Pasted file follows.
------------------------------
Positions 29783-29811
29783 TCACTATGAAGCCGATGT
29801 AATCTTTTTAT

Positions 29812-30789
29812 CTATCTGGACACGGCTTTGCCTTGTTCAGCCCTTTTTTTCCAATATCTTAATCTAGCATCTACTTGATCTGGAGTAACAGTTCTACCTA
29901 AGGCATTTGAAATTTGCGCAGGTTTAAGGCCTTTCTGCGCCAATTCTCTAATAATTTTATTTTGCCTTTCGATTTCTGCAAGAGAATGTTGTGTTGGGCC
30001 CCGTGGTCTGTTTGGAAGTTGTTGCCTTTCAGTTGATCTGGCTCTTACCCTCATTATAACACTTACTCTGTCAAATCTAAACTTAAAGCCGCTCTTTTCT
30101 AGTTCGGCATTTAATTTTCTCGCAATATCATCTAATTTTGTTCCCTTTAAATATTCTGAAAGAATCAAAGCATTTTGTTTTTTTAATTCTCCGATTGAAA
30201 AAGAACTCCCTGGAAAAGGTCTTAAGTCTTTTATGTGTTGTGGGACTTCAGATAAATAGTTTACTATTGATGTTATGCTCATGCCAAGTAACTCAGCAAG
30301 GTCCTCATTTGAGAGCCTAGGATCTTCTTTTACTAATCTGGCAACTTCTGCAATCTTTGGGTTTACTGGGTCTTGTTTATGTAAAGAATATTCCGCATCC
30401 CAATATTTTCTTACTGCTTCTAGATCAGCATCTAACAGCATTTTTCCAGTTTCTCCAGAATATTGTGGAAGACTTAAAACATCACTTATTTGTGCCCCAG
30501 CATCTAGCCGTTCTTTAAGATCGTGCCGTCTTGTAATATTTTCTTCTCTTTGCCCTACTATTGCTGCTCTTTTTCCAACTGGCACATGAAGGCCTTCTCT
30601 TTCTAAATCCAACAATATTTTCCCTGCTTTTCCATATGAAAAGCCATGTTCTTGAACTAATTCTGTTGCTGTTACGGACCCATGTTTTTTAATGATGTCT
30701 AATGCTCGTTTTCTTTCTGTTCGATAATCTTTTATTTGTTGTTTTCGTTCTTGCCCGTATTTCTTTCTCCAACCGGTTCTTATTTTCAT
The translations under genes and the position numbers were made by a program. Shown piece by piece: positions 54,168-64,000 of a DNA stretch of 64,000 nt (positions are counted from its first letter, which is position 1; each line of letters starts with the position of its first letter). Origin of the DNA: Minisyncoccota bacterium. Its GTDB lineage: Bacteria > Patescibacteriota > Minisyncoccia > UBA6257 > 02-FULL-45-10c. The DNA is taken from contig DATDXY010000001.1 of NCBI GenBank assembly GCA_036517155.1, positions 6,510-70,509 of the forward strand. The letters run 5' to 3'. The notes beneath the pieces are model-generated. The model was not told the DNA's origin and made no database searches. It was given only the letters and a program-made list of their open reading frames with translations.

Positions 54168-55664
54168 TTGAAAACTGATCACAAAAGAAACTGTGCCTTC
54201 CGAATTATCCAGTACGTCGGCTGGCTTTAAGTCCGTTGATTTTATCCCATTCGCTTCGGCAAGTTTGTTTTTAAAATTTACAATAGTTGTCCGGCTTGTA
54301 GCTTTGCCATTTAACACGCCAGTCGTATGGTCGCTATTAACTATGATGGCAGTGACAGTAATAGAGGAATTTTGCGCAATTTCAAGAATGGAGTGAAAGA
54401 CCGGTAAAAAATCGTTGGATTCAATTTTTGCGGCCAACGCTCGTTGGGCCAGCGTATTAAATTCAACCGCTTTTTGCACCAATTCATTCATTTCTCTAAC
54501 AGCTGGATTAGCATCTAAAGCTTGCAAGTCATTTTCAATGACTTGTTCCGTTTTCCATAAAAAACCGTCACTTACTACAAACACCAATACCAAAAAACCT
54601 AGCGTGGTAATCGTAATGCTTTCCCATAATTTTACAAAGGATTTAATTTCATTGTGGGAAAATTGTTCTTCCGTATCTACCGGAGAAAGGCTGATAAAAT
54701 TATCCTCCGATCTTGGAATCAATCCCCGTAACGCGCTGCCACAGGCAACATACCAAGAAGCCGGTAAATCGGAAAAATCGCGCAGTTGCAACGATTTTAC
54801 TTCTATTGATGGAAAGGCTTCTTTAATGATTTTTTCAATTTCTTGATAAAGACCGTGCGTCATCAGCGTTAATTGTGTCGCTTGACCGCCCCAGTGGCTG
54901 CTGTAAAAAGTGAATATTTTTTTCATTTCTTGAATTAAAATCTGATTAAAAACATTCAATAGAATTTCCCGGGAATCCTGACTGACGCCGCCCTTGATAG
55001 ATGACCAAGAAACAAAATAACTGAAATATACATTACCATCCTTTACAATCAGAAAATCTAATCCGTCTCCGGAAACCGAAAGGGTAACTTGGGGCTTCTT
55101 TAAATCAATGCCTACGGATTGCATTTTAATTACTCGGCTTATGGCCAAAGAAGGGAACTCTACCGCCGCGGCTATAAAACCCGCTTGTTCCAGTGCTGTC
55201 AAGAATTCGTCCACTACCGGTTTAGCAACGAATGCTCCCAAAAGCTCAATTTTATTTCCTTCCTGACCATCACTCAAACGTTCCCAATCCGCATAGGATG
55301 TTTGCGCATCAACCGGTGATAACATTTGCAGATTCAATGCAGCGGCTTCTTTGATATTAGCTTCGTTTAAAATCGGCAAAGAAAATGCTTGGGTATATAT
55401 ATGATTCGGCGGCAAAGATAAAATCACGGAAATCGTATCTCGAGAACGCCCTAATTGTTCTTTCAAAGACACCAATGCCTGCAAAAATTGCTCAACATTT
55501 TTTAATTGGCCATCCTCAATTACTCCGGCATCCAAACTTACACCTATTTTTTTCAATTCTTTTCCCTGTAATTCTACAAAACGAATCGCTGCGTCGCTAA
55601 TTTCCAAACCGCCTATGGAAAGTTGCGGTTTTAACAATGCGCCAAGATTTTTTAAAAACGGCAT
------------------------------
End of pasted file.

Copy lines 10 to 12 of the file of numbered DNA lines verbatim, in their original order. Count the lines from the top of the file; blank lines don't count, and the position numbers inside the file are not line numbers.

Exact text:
30301 GTCCTCATTTGAGAGCCTAGGATCTTCTTTTACTAATCTGGCAACTTCTGCAATCTTTGGGTTTACTGGGTCTTGTTTATGTAAAGAATATTCCGCATCC
30401 CAATATTTTCTTACTGCTTCTAGATCAGCATCTAACAGCATTTTTCCAGTTTCTCCAGAATATTGTGGAAGACTTAAAACATCACTTATTTGTGCCCCAG
30501 CATCTAGCCGTTCTTTAAGATCGTGCCGTCTTGTAATATTTTCTTCTCTTTGCCCTACTATTGCTGCTCTTTTTCCAACTGGCACATGAAGGCCTTCTCT